The opportunity for growth within the Construction Sector
The United Kingdom has the most advanced e-commerce market in Europe. In 2021, digital marketing ad spend surpassed TV advertising spend in response to the changes in consumer behaviour. Besides the fact that digital media offers the opportunity for better targeting and personalisation of ads, 54% of adults admitted that they don’t pay attention to TV ads. It is predicted that internet traffic in 2022 will exceed entire traffic up to 2016. If your business isn’t online, and prepared for the age of digital consumerism, you risk being left behind. Businesses focused on growth are taking eCommerce seriously.
Despite the events of the last 2 years and the disruption caused by Covid-19, 52% of companies still intend to increase their spending on digital marketing. Although the appetite for digital transformation is not consistent across all sectors, surprisingly the construction industry is leading the charge with 75% confirming that they have plans to invest this year. Arguably, the industry still lagging behind when it comes to digital transformation is construction with 62% believing that the sector is behind others when it comes to adopting digital technologies.
The graph below details the eCommerce sales distributed by industry sector in the United Kingdom from 2014 to 2019. During this period, construction eCommerce sales increased by 109% with an average of 14% improvement YoY, proving that there is both a place and an appetite for the Construction Industry in the eCommerce world.
It’s safe to say that the construction sector was one of the industries most effected by the pandemic. In 2020, the value of new projects in Great Britain dropped by a record 16.3% reaching its lowest level recorded since 2013, owing to projects within the entertainment sector coming to a halt along with a decrease in public spending on schools, colleges and universities.
The industry has made a swift recovery in the latter half of 2021 with new orders recovering to their pre-pandemic level in Q2 2021, thanks to a rise in private industrial activity. The change in consumer behaviour following covid-19 and the rise of D2C presents an insurmountable opportunity to the construction sector.
- More than a quarter of consumers in the UK (26%) believe that dealing directly with the manufacturer will make the returns or processing warranty claims easier.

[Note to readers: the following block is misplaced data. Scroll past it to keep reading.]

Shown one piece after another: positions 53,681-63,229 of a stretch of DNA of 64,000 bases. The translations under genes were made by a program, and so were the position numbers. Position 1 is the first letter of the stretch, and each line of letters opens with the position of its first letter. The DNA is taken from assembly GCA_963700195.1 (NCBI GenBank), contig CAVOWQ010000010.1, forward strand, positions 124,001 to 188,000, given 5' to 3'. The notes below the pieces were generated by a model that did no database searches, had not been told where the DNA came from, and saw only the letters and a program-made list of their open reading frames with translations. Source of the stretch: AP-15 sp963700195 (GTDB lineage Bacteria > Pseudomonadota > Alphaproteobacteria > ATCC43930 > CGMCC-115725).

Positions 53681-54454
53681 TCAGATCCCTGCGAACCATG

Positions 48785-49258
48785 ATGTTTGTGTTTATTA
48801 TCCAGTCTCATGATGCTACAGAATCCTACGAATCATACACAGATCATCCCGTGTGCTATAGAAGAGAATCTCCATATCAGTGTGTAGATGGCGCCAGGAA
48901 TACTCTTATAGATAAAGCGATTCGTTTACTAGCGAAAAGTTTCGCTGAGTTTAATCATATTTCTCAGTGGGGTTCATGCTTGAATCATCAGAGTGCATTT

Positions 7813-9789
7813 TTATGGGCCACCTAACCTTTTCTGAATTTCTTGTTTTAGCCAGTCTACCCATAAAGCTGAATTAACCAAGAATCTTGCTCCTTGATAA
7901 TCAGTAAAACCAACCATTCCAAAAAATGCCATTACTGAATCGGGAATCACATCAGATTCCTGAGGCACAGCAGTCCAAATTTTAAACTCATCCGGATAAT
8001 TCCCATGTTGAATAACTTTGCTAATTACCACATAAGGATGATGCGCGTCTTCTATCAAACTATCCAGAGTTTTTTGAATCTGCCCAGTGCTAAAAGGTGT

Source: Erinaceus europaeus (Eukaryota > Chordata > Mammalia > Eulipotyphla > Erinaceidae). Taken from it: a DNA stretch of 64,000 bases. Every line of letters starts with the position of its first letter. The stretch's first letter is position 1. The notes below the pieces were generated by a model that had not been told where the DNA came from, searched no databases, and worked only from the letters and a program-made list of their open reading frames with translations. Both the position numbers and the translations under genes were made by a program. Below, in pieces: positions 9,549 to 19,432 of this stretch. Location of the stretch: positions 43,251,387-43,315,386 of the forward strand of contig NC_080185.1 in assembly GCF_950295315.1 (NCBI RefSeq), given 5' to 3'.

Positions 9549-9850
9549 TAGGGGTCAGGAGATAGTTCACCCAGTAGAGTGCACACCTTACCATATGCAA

- 23% of consumers believe that they will get better customer service and a fast delivery by cutting out the middleman.
- 32% feel passionate about supporting UK manufacturers and local businesses during the current economic climate
D2C is not new and has been the talk of the town in the eCommerce world for a couple of years, with brands such as Hire Station, IRSAP and Screwfix leading the charge. The opportunity that D2C presents for manufacturers is far bigger than that of start-ups. The deployment of a D2C strategy gives manufacturers and wholesalers the ability to overcome several challenges, such as the impending “cookie-pocolypse”, and a great way to detect and take advantage of changes in consumer behaviour. Other benefits include:
- A better understanding of your consumers and their behaviour. Where are they? What else do they expect to buy from you? How do you get more out of them? Right now, your wholesale customers own all of this data, not you.
- More profit. Cutting out the middlemen means less money out of your pocket and more money into your pocket!
- Emotional Connection. As well as understanding more about the nuts and bolts of a product’s origins, consumers want to feel an emotional connection to the product creators, and the story behind them.
- Data! You own the sales data. You know who bought what, when they bought, what offers and marketing led to the purchase. This information is going to prove invaluable after the deployment of the iOS14 update for improving products, expanding product ranges and adjusting your marketing strategy.
The D2C Blueprint
Before embarking on your D2C journey, you need to have a clear understanding your customer journey, what they want and how they want to be served. From there, there are additional complexities involved that aren’t necessarily considered when selling B2B such as payment methods, warehousing, delivery and other software.
As with any construction project, the success of your D2C strategy relies upon a strong foundation. Download the whitepaper here.